A child's quest to understand the operation of the tooth fairy
|When I was very little, I wanted to find the physics of the tooth fairy. I didn’t know that’s what it was called, or that this is how science actually works; this knowledge only came to me much later, after years of learning myths about physics and then more years of replacing these myths by truths about what would eventually become the main interest in my life.
But when I was very little, all I knew was that the tooth fairy operated like clockwork, with a clear method. It started with one of my teeth getting loose in my mouth, and ended with a surprise present under my pillow. I decided I should figure her out, the tooth fairy, and her method. If I could only anticipate where she will be, and when, maybe I can get more presents, I reasoned to my soon-to-be toothless self.
For three fallen teeth I made observations, making little squiggly notes that only I could understand. I measured how much time it took from the moment a tooth started becoming loose to the moment my parents reported the tooth fairy is waiting for it (about two days). I counted the days it took for the tooth to actually fall (about a week). I measured the average time it took for the present to appear on my pillow (about a day).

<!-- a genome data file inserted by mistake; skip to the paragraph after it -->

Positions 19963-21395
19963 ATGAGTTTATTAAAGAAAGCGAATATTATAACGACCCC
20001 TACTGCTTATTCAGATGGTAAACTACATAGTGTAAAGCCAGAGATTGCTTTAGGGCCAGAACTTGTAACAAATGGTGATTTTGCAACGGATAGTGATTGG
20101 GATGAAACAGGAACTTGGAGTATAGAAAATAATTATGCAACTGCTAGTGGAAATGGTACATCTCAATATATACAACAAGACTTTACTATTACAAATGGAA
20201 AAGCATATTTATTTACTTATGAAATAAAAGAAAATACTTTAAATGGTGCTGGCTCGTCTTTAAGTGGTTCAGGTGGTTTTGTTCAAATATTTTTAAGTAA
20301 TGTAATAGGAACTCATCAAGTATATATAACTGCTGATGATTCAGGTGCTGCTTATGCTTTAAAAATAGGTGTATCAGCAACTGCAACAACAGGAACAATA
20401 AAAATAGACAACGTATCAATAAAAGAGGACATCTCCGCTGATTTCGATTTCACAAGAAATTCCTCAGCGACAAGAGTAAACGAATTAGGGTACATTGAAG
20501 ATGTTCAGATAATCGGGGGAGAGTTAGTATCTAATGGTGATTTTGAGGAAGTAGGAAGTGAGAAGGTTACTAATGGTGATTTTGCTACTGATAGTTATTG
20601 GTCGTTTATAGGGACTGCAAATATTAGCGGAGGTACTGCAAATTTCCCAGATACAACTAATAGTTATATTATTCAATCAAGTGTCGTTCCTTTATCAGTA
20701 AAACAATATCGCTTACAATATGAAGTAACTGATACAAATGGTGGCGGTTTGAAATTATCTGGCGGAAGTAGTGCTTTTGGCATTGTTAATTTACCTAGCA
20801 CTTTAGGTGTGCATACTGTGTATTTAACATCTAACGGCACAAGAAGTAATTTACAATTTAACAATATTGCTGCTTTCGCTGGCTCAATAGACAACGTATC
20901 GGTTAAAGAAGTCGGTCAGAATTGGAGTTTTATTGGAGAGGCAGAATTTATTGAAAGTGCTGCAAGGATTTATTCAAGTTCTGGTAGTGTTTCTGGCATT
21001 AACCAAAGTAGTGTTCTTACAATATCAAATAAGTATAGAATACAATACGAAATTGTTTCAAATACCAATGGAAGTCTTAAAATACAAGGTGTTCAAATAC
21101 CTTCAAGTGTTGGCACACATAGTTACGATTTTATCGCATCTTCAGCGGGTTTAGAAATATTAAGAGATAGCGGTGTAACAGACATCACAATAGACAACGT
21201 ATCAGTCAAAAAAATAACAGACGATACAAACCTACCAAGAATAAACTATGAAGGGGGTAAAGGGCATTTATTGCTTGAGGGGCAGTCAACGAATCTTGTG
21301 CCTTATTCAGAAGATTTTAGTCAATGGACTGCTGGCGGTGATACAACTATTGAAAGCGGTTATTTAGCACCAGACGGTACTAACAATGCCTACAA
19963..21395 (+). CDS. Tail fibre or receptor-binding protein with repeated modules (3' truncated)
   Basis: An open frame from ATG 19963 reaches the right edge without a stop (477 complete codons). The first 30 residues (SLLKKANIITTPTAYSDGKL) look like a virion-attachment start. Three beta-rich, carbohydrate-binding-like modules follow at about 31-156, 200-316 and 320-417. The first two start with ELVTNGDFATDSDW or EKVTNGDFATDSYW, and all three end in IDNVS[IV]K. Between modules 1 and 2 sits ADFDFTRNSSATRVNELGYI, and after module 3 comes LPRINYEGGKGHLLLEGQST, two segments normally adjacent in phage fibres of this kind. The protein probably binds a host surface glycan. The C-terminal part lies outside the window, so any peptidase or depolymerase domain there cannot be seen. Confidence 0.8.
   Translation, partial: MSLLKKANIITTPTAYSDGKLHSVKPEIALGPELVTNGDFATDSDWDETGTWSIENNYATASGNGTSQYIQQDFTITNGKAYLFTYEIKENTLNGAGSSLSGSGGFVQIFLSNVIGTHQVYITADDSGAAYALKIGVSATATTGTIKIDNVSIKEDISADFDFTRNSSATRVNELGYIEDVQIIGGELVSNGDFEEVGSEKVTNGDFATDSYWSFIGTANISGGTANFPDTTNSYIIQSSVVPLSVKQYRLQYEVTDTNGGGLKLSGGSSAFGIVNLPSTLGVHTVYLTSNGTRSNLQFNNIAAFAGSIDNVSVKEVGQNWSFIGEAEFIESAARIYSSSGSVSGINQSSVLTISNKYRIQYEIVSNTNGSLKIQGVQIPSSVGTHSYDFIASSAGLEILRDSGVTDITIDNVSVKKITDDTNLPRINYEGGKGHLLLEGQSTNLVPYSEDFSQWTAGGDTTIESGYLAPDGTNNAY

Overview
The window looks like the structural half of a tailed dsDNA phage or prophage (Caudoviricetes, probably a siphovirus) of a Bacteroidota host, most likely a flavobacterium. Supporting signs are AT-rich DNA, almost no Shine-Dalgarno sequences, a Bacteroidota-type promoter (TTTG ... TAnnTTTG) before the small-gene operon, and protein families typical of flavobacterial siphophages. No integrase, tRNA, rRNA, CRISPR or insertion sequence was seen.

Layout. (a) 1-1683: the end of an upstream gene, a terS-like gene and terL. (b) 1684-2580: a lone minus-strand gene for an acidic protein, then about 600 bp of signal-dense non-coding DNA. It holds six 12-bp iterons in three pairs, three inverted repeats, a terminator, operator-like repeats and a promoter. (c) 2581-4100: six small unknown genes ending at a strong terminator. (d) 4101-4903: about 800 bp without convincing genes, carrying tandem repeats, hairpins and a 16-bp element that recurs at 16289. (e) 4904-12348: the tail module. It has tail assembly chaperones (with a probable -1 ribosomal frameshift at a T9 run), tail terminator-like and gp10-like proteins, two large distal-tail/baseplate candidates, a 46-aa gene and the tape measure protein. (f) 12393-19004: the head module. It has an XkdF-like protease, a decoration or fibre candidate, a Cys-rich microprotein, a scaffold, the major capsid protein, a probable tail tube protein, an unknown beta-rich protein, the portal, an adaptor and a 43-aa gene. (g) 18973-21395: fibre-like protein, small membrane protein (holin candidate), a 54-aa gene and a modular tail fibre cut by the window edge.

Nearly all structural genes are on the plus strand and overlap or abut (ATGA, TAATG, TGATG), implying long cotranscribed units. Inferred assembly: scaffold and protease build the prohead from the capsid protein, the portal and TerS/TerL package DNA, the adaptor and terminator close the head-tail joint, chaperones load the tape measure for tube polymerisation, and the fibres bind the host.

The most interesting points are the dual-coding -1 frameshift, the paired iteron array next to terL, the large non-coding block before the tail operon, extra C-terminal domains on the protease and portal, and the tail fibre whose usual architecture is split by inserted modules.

Then I started experimenting. I announced to my parents that a tooth is wiggly even when it wasn’t, testing the fairy’s false-positive response. She knew better. I hid a fallen tooth in the highest shelf of my closet. The tooth fairy didn’t take my tooth that day, but I still got a gift. I concluded she was very short.
But when presents were concerned, nothing seemed to faze the fairy. She kept delivering the presents accurately, exactly one evening after I put each tooth under my pillow, like clockwork. Only once did the fairy changed ways; it was a rainy night, and I was sick with the flu. My mother handed me the fairy’s gift in exchange for my tooth. Tooth fairy was stuck in the storm, and apologized, promising to bring me something bigger on the next tooth. I concluded the fairy really needs to get a fairy-car.
When I ran out of baby-teeth, I had no more choice but to go with what I had.
I summarized everything and reached the conclusion.
It was the first scientific experiment I have devised.
It was the best gift the tooth fairy gave me.